When I was a camper, I was 12 years old. My perception of the world, the way people perceived me and the lens through which I saw the world, was that of a Honduran-born adoptee living at the intersection of multiple identities who did not have the language to express what was happening internally. It was one of anger and deep isolation.
My identities were internalized, thoughts were suppressed, and the fear of abandonment and rejection was omnipresent based on my own adoption trauma and childhood trauma. Though resilient in spirit, I was also someone who internalized pain and emotion because I had felt the world around me did not “see me” and did not support or respect me—there was a time where I felt nobody deserved to “see me.”
Seeds of Peace created a stillness and space inside of me, to reflect, interrogate my thoughts and feelings and honor the same in others. Feeling is such a solitary act, and I was someone who felt safe in my solitude. But the fact of the matter is, we are not meant to be in solitude. The human condition craves connection and understanding and love. And the truth is, I wasn’t getting my needs met from my community. So, Seeds of Peace gave me something that I had internalized as not deserving.
Looking back at my Seeds of Peace experience as a child, I feel profoundly that is the place in which I bloom. It is the sun, the sky, the way in which I travel in this life. I am always quoting poets and calling upon the insight of global leaders, and of course mentors and the people I admire from Seeds of Peace. Whether here in spirit, or not, or in another part of the world, I feel my community members with me every day. “Make one friend,” are words, but they’re also part of a song that I sing to myself.
When I returned to Camp as and adult facilitator, I was different in many ways. I had travelled the world, and had other life experiences that I had craved as a child. So, you ask, “how has Seeds of Peace impacted me?” That is in the past tense! It is impacting me.
Seeds of Peace gave me validation, courage, acceptance, a place to be me. A safe space. A place where I could be my authentic self no matter what that looked like. And I know that if I didn’t have this experience, it would have changed the trajectory of my life. And it’s hard to think about: what I’d be without Seeds of Peace or who I’d be. I can only be grateful for who I am right now.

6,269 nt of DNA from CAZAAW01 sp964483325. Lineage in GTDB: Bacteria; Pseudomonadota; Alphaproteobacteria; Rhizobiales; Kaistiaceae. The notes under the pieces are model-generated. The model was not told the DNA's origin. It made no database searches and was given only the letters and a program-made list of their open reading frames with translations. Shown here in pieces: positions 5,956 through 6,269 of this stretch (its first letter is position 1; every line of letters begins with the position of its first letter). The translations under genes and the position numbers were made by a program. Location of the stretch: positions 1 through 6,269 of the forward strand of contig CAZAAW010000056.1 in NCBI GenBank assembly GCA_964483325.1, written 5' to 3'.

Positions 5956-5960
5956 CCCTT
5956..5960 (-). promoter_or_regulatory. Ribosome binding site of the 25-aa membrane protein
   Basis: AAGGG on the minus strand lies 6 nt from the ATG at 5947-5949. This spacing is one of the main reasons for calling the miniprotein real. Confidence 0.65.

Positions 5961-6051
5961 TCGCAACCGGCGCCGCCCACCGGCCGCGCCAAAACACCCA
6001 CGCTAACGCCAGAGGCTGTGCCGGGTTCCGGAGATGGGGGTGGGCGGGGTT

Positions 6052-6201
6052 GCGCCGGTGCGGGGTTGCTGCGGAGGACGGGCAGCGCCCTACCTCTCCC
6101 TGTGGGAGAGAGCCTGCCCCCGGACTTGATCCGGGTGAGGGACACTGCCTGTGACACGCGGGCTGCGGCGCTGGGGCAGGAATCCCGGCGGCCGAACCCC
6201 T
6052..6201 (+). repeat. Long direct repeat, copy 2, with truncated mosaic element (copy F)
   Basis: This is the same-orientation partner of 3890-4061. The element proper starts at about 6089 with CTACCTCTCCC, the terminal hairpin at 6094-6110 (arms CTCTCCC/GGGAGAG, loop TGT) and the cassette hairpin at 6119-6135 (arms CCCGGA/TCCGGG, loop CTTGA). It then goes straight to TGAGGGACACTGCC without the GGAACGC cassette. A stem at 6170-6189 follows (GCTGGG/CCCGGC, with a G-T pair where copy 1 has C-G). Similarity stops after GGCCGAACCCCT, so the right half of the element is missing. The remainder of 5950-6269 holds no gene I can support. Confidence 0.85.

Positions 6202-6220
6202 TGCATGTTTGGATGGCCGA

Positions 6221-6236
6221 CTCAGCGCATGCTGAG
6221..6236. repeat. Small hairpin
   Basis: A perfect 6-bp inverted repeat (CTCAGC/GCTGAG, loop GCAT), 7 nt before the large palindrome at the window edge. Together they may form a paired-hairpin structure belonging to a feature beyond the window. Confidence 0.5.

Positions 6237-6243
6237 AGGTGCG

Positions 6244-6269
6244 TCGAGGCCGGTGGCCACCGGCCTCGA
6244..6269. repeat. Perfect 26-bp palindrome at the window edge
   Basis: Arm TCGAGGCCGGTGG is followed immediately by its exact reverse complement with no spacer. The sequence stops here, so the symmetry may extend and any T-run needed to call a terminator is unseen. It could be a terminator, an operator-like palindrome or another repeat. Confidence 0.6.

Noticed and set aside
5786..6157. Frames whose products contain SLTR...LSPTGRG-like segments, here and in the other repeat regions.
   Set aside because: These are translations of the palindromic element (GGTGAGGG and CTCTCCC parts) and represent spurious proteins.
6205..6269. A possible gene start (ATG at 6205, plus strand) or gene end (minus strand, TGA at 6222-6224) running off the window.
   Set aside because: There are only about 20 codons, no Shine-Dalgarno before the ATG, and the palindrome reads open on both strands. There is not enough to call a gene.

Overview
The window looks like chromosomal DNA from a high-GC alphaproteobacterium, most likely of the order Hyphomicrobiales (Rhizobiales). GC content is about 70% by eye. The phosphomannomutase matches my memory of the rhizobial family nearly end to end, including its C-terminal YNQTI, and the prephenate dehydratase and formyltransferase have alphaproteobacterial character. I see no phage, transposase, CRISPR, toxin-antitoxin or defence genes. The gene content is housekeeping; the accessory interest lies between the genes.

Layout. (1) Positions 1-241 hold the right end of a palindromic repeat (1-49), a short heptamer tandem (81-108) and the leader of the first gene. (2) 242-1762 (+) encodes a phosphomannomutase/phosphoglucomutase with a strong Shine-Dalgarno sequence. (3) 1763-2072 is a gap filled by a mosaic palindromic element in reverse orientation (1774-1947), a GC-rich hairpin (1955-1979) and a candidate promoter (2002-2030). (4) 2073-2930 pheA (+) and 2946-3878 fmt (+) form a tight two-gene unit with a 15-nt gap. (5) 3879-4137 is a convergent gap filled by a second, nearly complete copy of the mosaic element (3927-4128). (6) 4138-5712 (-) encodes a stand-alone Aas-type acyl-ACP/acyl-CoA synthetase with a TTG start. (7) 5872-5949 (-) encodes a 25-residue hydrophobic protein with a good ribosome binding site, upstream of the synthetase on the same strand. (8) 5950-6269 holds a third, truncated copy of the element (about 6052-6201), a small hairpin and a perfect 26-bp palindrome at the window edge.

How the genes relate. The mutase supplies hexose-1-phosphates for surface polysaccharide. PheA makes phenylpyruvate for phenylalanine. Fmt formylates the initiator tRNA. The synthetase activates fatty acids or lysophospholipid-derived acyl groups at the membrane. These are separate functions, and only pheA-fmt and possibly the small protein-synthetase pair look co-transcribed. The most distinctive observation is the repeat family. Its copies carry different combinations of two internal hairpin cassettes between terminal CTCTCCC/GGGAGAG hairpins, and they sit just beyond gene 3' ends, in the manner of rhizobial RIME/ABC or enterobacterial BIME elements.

How have you impacted your community?
Ask the community. For me, I think that it is important to co-create, co-design, and lead from compassion, understanding, and a sense of self, egoless leadership, and love. And when I think about the communities I’ve been a part of, I enter the spaces in a way that is overseeing, loving, caring, and woven in a way that only the community and I can understand on an interpersonal and emotional level. It is a tapestry of emotion, community, collective care, like the sky.
But in terms of my on-the-ground community organizing, I am the founder of a QTBIPOC organization.
I watched, observed and wondered where they could express themselves. They had a writing group 10+ years ago. And when I arrived I asked my supervisor if I could create something new and it took months to get it approved. That’s the system. But after this experience, I realized that I wanted to go back to school and get a dual MFA in creative writing. I was accepted into the writing for children and young adults and non-fiction program and also their impact entrepreneurship fellowship program, where I was able to work with an incredibly talented group of folx working on their own start ups.
I am impacting.
“I owe much of my self-pride and awareness of the world to Seeds of Peace. If it weren’t for my acceptance into the Seeds of Peace program, I may not be the person I am today. It was because of Seeds of Peace that I learned to reflect, accept, and move forward.”